In 2000, Cahn married Christine Gray. They collaborated on Cahn’s work in timebanking, not only fleshing out the implications of timebanking and co-production but also traveling extensively around the United States and internationally to promote the ideas laid out in Time Dollars and No More Throw-Away People. Gray made contributions to the idea of the “core principles” that Cahn presents in No More Throw-Away People as important features of co-production. With economist Neva Goodwin, Cahn also theorized the idea of the “core economy” in which the caring, yet often unseen or under-recognized labor taking place in the home, family, neighborhood and community is foundational to the market economy and that the core economy could be mobilized using a time-based currency.
Social justice was at the root of all Professor Cahn’s initiatives. He believed that lawyers – acting as social architects – could become agents of change. In the article Where Next?: The Future of Clinical Legal Education, co-authored with Gray, they revisit the concept that the voices of people being served should be present in the leadership of organizations that provide them services – as partners, allies and colleagues in shared efforts to fight systemic injustice.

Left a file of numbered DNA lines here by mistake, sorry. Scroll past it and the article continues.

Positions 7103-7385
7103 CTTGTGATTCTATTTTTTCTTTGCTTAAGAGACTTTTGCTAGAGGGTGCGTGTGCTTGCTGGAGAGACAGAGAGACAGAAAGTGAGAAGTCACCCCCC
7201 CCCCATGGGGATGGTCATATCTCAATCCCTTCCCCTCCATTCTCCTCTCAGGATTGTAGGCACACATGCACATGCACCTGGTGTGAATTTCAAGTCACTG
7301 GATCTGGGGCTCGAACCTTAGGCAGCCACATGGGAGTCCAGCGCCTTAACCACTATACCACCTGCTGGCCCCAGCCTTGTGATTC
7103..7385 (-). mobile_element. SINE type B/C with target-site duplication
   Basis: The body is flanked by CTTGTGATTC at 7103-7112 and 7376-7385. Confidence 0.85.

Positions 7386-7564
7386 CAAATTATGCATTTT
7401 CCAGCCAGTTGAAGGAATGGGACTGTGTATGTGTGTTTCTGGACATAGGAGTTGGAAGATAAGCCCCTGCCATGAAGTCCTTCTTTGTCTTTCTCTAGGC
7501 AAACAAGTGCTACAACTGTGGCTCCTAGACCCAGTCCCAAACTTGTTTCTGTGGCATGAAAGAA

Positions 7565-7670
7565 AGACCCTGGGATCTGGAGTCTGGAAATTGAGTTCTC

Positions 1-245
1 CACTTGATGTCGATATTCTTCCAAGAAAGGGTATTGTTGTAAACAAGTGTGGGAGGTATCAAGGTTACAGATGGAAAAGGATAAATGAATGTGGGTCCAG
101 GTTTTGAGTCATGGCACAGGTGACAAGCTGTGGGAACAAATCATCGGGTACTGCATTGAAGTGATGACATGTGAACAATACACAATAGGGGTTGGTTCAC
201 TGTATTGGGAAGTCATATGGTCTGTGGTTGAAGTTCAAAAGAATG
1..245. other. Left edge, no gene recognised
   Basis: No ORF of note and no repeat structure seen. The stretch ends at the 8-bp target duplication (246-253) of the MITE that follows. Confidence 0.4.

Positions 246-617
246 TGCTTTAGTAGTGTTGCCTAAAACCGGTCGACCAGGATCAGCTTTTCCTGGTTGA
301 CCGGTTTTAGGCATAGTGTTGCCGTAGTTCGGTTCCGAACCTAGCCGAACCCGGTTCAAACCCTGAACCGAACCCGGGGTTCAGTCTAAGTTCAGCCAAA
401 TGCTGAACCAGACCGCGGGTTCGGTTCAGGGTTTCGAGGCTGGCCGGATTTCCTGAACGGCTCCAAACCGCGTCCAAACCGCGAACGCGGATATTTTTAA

This year marks 50 years since Edgar and Jean Camper Cahn pioneered an ambitious and innovative approach to legal education. Professor Cahn continued to teach and innovate until the very end, cementing his place as central to the University of the District of Columbia (UDC) history. The Cahns were the catalysts of not only the U.S. access to justice movement but the international access to justice movement, now reflected in the United Nations’ Sustainable Development Goal 16. Timebanking has expanded to hundreds of government-sponsored and independent timebanking projects engaging tens of thousands of people in more than 40 countries and across the United States.